03 Rafael ZaldivarConsecration
Rafael Zaldivar
Effendi Records FND153 (naxosdirect.com) 

Since moving from his native Camagüey, Cuba to Montreal in the mid-2000s, pianist Rafael Zaldivar has established himself as one of Canada’s top Afro-Cuban musicians. His latest album, Consecration, released on March 15 through Effendi Records, is a celebration of Zaldivar’s Yoruba spirituality, as well as a showcase for his multifaceted musicianship: Consecration deftly blends the pianist’s Afro-Cuban musical heritage with modern jazz, fusion and classical musics. Zaldivar is joined on Consecration by electric bassist Rémi-Jean LeBlanc, upright bassist David Gagné, vocalist Mireille Boily, percussionist/vocalist Amado Dedeu Jr., conguero Eugenio Osorio and drummer Michel Medrano.

Consecration begins with A Rock con Leche, which effectively sets the pace for the album that follows: after an evocative introduction of chanting and far-off, reverb-soaked whistling, it quickly shifts into a hard-driving groove, with drums and percussion providing a strong pulse under Zaldivar’s synth solo. Afro-Cuban Warriors follows a similar trajectory, as an insistent choir of voices introduces the thunderous song and weaves throughout the rest of the piece. When I Think of You and Simple Talking both feature Boily singing wordless melodies, and are amongst Consecration’s gentler pieces, as is Rezos, which features Zaldivar alone at the piano.

Consecration is an intriguing, creative album that recalls the work of musicians such as Michel Camilo and Luciana Souza, but it stands uniquely on its own, in no small part due to Zaldivar’s unique approach to integrating a multiplicity of voices into his compositions.

04 A Good ThingA Good Thing
Blue Standard
Big Time Records BTRCD-007 (downinthevalley.com) 

It does not take much to become entranced by this disarmingly natural and eloquent performance by the duo that calls itself Blue Standard. Both vocalist Raoul Bhaneja and pianist Jesse Whiteley bring out the music’s inherent drama with deeply felt emotion (in the case of the vocals) and deft touch (in the case of the pianist) together indulging each other’s lyrical and storytelling instincts to the full. Bhaneja brings élan, intelligence and passionate engagement to these performances throughout A Good Thing. For his part, Whiteley is an immaculate accompanist, showing a particularly clean set of fingers in the dashing virtuosity of every song on the disc.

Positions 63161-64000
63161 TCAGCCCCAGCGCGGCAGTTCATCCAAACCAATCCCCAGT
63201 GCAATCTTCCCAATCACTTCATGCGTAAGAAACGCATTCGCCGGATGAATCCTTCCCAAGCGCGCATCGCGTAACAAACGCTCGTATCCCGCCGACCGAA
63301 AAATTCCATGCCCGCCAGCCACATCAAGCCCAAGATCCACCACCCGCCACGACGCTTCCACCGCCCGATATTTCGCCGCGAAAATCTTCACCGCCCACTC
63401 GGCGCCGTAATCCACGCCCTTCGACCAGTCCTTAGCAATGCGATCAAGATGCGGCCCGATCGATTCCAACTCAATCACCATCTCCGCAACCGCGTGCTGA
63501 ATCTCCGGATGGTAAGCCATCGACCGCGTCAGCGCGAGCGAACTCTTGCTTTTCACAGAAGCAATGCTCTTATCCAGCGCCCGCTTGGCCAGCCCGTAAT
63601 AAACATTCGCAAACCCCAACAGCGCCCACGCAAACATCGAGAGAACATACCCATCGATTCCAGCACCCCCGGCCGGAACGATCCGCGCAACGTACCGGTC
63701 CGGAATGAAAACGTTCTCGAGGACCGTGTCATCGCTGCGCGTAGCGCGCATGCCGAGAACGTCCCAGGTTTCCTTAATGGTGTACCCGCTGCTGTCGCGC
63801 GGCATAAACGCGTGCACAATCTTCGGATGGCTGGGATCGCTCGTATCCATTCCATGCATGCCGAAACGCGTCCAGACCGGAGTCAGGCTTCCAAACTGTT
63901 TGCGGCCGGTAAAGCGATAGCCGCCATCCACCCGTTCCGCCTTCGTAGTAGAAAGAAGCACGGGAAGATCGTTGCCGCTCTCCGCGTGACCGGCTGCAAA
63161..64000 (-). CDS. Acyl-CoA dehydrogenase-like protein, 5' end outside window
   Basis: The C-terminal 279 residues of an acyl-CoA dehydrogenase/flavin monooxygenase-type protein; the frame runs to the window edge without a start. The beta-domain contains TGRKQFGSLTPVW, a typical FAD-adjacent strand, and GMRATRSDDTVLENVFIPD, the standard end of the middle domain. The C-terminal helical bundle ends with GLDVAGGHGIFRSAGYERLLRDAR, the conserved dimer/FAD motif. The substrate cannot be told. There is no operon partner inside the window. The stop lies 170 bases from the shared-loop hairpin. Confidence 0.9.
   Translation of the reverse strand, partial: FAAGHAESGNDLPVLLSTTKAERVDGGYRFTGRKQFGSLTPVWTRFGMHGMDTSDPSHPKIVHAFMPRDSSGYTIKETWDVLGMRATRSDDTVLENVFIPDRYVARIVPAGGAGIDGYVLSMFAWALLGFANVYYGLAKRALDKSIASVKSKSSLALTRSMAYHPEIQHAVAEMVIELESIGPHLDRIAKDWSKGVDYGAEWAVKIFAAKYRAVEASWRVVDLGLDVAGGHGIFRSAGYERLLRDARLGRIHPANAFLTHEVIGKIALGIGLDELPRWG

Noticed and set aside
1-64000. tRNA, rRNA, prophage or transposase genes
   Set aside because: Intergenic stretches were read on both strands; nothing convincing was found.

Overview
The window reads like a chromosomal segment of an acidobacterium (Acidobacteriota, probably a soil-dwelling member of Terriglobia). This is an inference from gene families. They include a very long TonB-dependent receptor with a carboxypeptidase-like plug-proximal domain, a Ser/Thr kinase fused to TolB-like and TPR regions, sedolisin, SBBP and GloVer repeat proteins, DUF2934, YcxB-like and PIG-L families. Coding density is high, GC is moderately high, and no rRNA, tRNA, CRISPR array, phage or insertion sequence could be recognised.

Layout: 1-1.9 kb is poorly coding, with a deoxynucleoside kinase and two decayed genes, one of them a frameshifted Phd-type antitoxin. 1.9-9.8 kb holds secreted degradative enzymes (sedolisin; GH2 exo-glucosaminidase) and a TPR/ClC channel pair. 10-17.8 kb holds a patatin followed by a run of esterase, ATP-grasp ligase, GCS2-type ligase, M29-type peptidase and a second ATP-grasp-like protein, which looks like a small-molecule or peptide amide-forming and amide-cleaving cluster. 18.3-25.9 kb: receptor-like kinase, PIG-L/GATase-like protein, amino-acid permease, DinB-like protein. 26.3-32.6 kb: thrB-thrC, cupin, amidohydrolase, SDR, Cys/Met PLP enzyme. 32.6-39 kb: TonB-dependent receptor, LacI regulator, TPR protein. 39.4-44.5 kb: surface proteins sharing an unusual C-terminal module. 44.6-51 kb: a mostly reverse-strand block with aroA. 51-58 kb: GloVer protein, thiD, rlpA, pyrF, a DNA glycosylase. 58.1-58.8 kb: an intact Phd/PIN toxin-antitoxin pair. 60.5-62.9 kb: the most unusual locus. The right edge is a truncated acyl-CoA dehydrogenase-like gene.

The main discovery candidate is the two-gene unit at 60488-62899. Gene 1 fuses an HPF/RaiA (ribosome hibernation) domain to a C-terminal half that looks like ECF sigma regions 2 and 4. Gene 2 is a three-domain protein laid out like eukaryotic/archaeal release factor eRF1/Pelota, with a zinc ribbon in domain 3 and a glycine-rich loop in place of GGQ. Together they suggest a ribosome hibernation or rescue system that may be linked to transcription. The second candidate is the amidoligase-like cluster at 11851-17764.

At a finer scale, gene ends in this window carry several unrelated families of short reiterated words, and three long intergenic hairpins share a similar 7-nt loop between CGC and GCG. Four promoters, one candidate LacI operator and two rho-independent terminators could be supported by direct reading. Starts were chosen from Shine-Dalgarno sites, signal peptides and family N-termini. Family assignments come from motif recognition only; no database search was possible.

Bhaneja’s enunciation of the lyrics is funded by a deep understanding of the characters in the stories told in song. He expresses the myriad of emotions behind the phrases in each song with clarity and precision so that each imaginative speculation is based as much on intuition as on reason. This naturally ensures that the lyrics are imbued with both musical conviction and beauty of tone. Meanwhile, Whiteley too, sniffs out all of the music’s detail, expressing each in a manner thoroughly deserving of his virtuosic attention. The result is an energizing and colouristic invocation of the piano’s full melodic and harmonic potential by someone who participates equally in the creativity of this session. For this reason even an old song, like LOVE for instance, sounds as if it were newly minted.

05 13goDomestic Tranquility
13go
Independent (13gomusic.com)

The album’s title comes from the Preamble to the US Constitution which is an ambitious document tying together several political and philosophical imperatives. This album is also ambitious and brings together musicians from Canada (Aubrey Dayle, drummer and composer), Kim Ratcliffe (guitarist, miscellaneous strings and composer), Uganda (Ian de Souza, bass), and the USA (Vernon Reid, guitar on selected tracks).

Although the group’s CDBaby page describes the album as “guitar fusion music,” the first few songs demonstrate more varied sounds and textures. Boogie Down 1 is exactly what the title advertises, a solid groove with some nicely phased guitar lines and simple melodies that create and release tension. How Much Longer is faster, more intense and with some wicked guitar from both Ratcliffe and Reid and more complex drumming. Pointe-Claire is a softer and more lyrical homage to the town where Dayle grew up and Eleanor Rigby is a solid cover that combines tasteful playing with a very laid-back sense of time.

The other tracks include some spoken word segments ending with Boogie Down 2, which is very ska-influenced, and There’s Three Little Girls at the Window, a whimsical Ratcliffe composition with mandolin as the primary instrument, which is calming and definitely tranquil.

The album has a nice pacing, contrasting edgy fusion pieces with softer, more introspective works, which encourages a sustained listening experience.

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01 Fides Krucker VanishingVanishing
Fides Krucker; Tim Motzer
1k recordings 1K043 (1krecordings.com)